Forecasting “green up”

Published: Apr. 30, 2017 at 7:30 PM AKDT
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Green up is that period in time when the landscape first turns green in the spring. In Anchorage and in Fairbanks, this can happen quickly. It often feels like green up occurs in the space of a day.

For the first time, Rick Thoman, Climate Science and Services Manager for the Alaska Region, is attempting forecast when green up will occur in Fairbanks.

“Right now we've got a fifty-percent chance green up will occur in Fairbanks between May 7th and 10th,” says Thoman. “And that's almost exactly normal.”

The question is — why is green up something you want to forecast?

Green up affects allergies, fire weather and some niche industries.

“Many people have pretty significant allergies to birch and aspen,” says Thoman. “The birch pollen explodes a couple of days after green up.”

Thoman also says that as soon as the leaves come out, they draw water out of the ground and release it into the air. Assuming other conditions remain the same, Thoman says, “the low level humidities go way up within a couple of days of green up, so that can have a significant impact on things like fire weather.”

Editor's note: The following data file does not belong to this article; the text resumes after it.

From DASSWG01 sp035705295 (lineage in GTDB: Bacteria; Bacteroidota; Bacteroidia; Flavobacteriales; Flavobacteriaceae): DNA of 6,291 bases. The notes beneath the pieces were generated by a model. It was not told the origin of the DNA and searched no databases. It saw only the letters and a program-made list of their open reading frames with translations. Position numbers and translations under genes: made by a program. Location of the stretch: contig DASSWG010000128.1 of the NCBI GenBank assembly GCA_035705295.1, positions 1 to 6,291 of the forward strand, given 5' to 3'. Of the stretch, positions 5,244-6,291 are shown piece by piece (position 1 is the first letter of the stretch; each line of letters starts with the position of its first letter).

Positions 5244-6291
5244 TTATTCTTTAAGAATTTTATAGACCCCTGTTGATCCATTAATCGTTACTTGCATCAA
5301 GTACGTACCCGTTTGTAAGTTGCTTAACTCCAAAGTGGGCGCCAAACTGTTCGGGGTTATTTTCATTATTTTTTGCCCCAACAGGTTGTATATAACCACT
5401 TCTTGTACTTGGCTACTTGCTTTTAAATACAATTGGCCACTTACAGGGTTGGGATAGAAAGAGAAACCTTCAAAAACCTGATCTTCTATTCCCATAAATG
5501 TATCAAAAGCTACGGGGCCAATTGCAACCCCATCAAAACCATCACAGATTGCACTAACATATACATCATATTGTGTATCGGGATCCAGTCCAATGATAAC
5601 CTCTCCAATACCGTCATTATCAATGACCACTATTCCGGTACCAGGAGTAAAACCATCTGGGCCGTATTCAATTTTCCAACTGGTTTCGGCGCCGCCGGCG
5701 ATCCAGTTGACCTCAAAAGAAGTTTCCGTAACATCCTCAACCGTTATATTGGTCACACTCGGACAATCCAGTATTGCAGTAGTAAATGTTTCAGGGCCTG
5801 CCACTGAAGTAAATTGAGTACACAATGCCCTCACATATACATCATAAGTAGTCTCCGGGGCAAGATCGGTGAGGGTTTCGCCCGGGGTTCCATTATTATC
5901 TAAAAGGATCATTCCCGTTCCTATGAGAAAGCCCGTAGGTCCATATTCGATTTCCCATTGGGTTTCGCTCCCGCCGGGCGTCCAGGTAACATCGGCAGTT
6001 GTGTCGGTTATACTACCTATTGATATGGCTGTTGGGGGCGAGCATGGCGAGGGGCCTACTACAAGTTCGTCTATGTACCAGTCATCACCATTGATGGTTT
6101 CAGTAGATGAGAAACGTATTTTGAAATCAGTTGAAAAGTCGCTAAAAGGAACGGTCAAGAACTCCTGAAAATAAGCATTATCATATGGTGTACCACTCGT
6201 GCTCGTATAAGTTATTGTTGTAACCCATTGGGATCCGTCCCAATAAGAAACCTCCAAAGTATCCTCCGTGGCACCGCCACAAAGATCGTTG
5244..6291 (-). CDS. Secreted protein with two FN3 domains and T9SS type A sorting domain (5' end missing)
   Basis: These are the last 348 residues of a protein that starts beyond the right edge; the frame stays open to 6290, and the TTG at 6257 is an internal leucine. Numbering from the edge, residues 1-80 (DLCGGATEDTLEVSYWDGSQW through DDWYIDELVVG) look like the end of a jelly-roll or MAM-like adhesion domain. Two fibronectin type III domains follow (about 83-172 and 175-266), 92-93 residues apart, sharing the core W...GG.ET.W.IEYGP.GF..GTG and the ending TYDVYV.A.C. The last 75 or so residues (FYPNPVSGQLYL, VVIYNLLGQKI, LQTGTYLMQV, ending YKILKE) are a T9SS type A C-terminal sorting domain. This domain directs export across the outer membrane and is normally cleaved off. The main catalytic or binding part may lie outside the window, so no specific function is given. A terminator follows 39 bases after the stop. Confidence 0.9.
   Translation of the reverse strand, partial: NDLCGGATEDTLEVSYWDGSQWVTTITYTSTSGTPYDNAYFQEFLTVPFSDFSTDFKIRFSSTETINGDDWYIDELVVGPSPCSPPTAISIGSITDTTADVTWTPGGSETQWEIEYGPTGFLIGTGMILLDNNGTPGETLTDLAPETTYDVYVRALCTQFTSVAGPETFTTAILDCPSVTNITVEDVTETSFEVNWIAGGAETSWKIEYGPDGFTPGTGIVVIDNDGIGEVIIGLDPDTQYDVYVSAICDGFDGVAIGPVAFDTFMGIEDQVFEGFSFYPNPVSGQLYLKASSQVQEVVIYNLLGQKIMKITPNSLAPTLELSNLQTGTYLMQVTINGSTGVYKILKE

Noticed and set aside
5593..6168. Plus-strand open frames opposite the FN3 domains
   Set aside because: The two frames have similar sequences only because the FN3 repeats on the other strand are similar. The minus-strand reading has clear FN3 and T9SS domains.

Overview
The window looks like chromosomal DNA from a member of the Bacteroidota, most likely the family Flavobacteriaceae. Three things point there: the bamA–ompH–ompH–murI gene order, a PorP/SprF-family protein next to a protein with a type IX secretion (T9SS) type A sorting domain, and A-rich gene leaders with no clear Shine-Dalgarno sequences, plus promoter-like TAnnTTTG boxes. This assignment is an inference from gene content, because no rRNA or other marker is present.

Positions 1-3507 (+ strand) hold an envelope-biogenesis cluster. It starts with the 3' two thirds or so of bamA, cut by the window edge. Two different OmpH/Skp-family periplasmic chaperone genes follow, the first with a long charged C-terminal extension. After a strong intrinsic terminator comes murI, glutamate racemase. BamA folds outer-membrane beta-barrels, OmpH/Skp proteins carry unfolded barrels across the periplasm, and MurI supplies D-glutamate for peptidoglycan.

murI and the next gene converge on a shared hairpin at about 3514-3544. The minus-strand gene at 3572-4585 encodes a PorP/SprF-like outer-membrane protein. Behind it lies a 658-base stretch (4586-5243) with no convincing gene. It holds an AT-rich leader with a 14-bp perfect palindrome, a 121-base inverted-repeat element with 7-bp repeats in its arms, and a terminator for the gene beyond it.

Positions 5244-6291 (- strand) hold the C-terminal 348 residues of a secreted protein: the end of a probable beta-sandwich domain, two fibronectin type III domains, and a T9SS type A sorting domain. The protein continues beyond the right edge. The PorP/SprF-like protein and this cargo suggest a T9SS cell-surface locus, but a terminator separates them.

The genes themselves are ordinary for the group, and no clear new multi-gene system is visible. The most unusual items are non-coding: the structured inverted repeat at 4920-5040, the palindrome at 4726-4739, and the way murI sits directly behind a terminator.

And industries like birch syrup producers may find this information helpful. Once green up occurs, the sap from birch trees is no longer good for syrup. Dulce Ben-East with Kahilta Birchworks says as of Friday, they hadn't seen any green.

“Our average season is 21 days, so we're hoping to get that this year,” says Ben-East. “Signs look good so I don't see any greening up just yet. I'm thinking we'll get close to our 21 days if not getting it.”

Data for green up in Fairbanks has been kept since the 1970s. It was started by forest ecologists with the University of Alaska Fairbanks and taken over by the weather service in the late 1990s.